From time to time when printing a shadow over a solid color digitally, we will notice that it creates undesirable results. You can get anything from a thin line interrupting your art to a large white box placed exactly where your entire shadow is located. Many of the times these results are from top-of-the-line print production software. Here’s a quick trick on how to deal with this issue.
Let’s say you’re in Indesign and preparing a file for output so your boss can see your design before he gets out the door for the weekend. Problem is, your file is producing an ugly looking box around one of your large font boxes and you know he will notice it. You can always try printing to a different printer, which may help, but inevitably you will need to fix your files so when it gets printed professionally, you don’t run into a setback. The good thing is, it’s most likely a quick fix.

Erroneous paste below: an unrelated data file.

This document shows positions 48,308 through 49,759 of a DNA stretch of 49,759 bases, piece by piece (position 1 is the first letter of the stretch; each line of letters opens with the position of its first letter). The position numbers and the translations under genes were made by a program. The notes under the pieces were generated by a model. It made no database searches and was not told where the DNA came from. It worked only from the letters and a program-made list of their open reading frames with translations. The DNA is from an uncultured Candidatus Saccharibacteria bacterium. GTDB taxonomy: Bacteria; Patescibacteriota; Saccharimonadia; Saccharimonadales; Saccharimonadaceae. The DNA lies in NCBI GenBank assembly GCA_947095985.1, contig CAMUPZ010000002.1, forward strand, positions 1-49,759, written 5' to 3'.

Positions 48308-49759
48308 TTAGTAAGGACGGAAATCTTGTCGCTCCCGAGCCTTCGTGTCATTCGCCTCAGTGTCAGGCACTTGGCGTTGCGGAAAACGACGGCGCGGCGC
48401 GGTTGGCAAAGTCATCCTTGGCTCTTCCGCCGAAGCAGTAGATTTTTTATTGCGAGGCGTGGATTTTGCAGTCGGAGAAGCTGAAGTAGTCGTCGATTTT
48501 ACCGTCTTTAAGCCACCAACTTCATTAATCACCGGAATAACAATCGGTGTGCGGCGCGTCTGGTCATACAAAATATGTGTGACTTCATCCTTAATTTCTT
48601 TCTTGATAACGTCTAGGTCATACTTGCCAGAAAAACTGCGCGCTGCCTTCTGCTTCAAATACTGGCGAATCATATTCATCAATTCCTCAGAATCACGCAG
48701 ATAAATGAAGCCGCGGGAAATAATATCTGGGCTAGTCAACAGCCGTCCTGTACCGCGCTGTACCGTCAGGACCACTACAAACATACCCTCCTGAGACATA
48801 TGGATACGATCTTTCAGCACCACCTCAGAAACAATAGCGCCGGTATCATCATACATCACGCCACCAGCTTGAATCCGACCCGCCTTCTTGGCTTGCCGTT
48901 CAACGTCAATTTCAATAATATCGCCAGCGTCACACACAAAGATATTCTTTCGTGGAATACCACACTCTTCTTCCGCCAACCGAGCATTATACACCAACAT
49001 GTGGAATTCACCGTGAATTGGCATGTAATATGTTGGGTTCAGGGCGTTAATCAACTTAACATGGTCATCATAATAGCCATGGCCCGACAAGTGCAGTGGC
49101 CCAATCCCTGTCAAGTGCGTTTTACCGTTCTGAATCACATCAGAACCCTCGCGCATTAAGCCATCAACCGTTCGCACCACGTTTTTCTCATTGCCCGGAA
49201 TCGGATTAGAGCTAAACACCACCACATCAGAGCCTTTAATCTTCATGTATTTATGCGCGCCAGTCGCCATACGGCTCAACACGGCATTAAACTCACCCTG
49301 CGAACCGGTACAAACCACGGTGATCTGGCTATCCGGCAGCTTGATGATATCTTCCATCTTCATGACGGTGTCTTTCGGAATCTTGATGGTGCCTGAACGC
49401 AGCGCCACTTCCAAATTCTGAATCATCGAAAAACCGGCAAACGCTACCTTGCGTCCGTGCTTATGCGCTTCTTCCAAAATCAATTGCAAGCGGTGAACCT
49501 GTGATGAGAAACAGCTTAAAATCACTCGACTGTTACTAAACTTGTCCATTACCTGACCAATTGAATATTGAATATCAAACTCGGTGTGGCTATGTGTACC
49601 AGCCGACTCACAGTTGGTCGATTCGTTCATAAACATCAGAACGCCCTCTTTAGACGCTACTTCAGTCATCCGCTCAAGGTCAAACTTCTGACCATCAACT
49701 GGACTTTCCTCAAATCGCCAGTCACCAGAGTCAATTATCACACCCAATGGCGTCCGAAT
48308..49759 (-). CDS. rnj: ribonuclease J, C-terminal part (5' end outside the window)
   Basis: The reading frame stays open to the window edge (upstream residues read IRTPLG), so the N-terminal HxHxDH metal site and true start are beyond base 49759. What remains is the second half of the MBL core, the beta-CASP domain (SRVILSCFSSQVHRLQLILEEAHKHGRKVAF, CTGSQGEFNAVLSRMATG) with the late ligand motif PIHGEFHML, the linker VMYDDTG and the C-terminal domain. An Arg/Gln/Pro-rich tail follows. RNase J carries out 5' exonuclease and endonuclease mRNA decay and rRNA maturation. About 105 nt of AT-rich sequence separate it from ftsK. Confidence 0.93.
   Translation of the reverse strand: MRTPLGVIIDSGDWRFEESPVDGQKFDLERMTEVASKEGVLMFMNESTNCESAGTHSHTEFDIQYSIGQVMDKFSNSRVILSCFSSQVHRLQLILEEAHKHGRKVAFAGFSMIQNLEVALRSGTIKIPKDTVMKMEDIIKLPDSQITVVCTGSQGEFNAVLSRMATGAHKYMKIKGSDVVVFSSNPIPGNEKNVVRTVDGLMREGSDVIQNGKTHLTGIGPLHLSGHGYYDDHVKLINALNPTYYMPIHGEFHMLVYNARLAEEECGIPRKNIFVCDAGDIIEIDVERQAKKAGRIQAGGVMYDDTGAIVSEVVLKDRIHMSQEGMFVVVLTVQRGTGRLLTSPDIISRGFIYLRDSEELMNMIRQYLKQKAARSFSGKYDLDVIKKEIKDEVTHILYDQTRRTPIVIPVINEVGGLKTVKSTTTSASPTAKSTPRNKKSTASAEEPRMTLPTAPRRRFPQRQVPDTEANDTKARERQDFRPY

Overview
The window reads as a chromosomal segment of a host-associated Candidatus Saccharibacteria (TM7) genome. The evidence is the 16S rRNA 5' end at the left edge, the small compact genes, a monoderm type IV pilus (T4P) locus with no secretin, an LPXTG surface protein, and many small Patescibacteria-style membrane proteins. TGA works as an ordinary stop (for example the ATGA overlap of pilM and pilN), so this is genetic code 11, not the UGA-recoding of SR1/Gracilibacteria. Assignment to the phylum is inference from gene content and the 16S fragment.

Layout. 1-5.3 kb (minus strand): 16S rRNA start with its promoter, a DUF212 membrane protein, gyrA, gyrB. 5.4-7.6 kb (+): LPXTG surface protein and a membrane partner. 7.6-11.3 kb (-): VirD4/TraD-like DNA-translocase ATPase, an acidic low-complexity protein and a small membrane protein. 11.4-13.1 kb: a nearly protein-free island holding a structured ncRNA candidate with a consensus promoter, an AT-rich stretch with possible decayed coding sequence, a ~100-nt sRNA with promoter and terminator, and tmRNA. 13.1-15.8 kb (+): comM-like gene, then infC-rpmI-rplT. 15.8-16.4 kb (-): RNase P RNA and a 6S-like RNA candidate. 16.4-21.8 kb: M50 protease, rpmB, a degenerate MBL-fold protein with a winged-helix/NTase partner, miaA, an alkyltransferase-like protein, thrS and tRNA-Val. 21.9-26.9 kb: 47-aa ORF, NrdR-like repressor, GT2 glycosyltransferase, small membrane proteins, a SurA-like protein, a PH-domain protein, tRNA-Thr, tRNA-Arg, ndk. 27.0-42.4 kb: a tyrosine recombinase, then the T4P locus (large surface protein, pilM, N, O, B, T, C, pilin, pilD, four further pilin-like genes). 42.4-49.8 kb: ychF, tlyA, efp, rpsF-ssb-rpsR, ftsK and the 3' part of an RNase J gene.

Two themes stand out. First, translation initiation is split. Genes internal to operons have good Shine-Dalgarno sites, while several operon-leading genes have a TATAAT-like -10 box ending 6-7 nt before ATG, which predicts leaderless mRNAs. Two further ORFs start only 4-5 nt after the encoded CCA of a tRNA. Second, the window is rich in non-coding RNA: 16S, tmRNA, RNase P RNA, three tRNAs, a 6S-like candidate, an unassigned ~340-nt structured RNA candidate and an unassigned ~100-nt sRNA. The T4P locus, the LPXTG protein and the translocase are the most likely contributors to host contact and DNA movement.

Each printer has it’s own way that it rips files. In fact, you may have been printing it perfectly to a desktop printer all along, but then out of nowhere you get that phone call from the professional printer that says they have a problem. So let’s take a look at your digital file. You have to consider what is printing your artwork. Since we are talking about a digital printer, we are talking CMYK. Although you can throw in a spot color and it might printout fine, you have to take into consideration that the printer really has no reason to print that spot color exactly like your swatch book. Instead, it has a built in rip that will find the best possible CMYK build. So, with that said, if you place a shadow (or sometimes a transparency) over top of a spot color, the printer gets confused and doesn’t know how to build the CMYK values when it goes from the shadow to the spot color. As a result, you see the printer suddenly change direction and print its own wicked conversion. The easy fix is to convert all of your color to CMYK, not spot. Another trick to consider is to file>print and change the output in the dialog box to “convert” all spot colors to CMYK.